Review-promotional codes-present ideas-present for-present-idea for-ideas for
Age restriction: R (Restricted)
1 pictures available.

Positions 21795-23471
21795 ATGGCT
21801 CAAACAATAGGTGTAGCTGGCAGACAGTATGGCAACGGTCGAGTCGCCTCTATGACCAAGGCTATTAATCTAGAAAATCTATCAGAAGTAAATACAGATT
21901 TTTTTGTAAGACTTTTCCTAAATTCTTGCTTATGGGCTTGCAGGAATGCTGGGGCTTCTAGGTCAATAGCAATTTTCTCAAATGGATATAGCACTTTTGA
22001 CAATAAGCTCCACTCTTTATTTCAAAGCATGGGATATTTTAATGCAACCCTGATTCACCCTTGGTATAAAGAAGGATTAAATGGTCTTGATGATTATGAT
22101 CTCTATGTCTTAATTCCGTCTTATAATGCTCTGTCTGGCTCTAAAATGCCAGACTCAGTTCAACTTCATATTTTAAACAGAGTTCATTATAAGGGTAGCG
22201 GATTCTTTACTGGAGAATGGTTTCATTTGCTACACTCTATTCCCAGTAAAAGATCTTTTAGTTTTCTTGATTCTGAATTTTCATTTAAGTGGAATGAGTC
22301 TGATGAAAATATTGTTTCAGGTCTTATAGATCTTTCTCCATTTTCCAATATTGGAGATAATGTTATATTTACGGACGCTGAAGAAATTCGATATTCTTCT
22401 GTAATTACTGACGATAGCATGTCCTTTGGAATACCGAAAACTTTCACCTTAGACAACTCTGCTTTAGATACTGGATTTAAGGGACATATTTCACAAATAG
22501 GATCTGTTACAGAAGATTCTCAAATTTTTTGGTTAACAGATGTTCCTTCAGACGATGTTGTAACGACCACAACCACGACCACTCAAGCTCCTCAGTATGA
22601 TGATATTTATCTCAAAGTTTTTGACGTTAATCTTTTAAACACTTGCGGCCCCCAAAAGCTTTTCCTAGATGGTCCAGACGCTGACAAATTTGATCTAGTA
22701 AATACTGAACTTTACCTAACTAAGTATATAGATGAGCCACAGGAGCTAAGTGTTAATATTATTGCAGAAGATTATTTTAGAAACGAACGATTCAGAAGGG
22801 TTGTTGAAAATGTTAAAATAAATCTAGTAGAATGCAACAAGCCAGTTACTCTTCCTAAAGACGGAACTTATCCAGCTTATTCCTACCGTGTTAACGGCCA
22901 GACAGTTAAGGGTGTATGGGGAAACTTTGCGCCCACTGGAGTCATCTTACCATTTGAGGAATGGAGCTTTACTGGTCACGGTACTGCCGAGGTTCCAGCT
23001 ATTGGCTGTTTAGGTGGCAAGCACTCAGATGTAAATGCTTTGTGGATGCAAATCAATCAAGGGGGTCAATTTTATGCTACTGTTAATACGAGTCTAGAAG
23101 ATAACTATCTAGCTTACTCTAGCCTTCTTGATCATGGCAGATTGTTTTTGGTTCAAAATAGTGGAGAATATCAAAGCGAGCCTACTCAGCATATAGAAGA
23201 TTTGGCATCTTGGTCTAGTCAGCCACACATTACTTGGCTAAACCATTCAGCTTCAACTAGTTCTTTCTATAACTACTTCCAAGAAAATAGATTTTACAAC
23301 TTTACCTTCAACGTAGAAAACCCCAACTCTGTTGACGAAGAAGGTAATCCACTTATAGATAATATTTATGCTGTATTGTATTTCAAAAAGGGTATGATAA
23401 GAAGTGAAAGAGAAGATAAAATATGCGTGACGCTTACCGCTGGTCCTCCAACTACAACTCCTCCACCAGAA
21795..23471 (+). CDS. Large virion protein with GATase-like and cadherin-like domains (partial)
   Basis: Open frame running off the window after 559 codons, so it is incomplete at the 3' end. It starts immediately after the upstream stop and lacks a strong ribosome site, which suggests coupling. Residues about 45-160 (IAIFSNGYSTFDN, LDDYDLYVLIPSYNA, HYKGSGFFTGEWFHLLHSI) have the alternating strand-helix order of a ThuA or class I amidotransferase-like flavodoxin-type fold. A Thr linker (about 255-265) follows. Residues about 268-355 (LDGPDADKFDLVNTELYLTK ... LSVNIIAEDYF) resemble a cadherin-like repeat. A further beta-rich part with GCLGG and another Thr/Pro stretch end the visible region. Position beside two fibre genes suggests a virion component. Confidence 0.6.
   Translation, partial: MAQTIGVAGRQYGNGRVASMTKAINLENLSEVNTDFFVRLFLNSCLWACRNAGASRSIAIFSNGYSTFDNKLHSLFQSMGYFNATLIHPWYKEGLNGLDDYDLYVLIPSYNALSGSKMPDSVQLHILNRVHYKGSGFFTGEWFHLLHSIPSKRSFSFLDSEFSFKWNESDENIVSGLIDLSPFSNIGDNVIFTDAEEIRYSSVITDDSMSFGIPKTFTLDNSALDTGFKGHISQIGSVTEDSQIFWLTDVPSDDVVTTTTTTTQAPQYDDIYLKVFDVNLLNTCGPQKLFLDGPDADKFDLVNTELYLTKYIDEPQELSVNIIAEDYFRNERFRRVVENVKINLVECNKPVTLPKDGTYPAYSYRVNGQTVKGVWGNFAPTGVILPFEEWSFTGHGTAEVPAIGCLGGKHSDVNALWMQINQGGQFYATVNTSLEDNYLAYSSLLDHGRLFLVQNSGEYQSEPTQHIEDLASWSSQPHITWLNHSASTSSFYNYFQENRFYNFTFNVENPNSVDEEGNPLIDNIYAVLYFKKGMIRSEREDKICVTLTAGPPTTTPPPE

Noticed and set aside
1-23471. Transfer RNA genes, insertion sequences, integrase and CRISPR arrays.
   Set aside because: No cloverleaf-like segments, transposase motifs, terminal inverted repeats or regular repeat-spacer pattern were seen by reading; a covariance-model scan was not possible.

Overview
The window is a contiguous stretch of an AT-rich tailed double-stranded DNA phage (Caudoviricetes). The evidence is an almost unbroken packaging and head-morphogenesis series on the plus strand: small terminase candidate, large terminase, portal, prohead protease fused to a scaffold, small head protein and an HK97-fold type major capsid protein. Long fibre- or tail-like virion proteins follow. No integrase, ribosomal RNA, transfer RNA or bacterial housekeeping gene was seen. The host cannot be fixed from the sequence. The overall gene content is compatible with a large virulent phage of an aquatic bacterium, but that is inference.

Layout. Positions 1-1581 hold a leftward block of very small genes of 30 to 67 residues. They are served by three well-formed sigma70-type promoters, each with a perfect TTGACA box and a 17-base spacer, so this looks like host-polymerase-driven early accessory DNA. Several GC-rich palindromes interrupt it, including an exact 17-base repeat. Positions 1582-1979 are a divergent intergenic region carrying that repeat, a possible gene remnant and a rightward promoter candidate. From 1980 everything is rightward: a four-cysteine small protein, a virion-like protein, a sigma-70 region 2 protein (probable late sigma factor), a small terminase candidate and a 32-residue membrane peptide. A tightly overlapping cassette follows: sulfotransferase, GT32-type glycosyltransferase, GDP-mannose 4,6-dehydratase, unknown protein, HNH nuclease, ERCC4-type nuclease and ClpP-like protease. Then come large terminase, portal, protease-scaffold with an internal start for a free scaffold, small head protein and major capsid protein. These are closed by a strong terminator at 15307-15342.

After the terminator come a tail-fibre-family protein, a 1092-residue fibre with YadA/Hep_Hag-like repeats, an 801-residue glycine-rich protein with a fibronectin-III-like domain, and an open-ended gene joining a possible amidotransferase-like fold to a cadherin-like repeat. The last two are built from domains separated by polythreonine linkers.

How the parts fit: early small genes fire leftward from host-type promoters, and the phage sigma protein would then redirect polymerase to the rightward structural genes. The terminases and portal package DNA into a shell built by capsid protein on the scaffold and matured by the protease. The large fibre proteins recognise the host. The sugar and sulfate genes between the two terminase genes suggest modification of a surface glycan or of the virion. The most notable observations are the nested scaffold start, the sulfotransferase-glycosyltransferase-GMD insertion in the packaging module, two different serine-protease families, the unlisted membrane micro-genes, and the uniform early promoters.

"A High-Octane Action Movie." -A. O. Scott, The New York Times Oscar® winners Jamie Foxx (Collateral) and Chris Cooper (Breach) and Golden Globe® winners Jennifer Garner (Daredevil) and Jason Bateman (Smokin' Aces) ignite the screen in this high-intensity thriller about a team of elite FBI agents sent to Saudi Arabia to solve a brutal mass murder and find a killer before he strikes again. Out of their element and under heavy fire, the team must join forces with their Saudi counterparts. As these unlikely allies begin to unlock the secrets of the crime scene, the team is led into a heart-stopping, do-or-die confrontation. Set in Saudi Arabia, The Kingdom is a political action thriller with good acting and wonderful visuals. Its so-so script, though, at times meanders aimlessly until a good explosion jolts the viewer's attention back to the screen. Jamie Foxx stars as FBI special agent Ronald Fleury, who leads an elite team into Saudi Arabia to find the terrorists who attacked American employees working in the Middle East. He has been given the unlikely deadline of five days to infiltrate the compound, with just his wit and his crew, which includes forensics expert Janet Mayes (Jennifer Garner), explosives guru Grant Sykes (Chris Cooper), and intelligence analyst Adam Leavitt (Jason Bateman). It's unclear how helpful smarmy U.S. diplomat Damon Schmidt (Jeremy Piven) will be, but Fleury knows enough to surmise that the media-hungry Schmidt might not be completely trustworthy. Foxx and Garner have wonderful screen presence, but it's Bateman and Piven who get the best lines. Director Peter Berg peppers The Kingdom with actors he has worked with in the past. Berg, who guest-starred on Alias opposite Garner, casts Tim McGraw in a small role here. (The country singer also had a co-starring role in Berg's 2004 film Friday Night Lights.) And Kyle Chandler and Minka Kelly--two of Berg's lead actors from the Friday Night Lights television series, , make appearances in The Kingdom. The action sequences he creates are impressive and generate a sense of panic that The Kingdom producer Michael Mann (Miami Vice) undoubtedly applauds. While a tauter script would've rounded out the action nicely, the action in many cases does speak for itself. --Jae-Ha Kim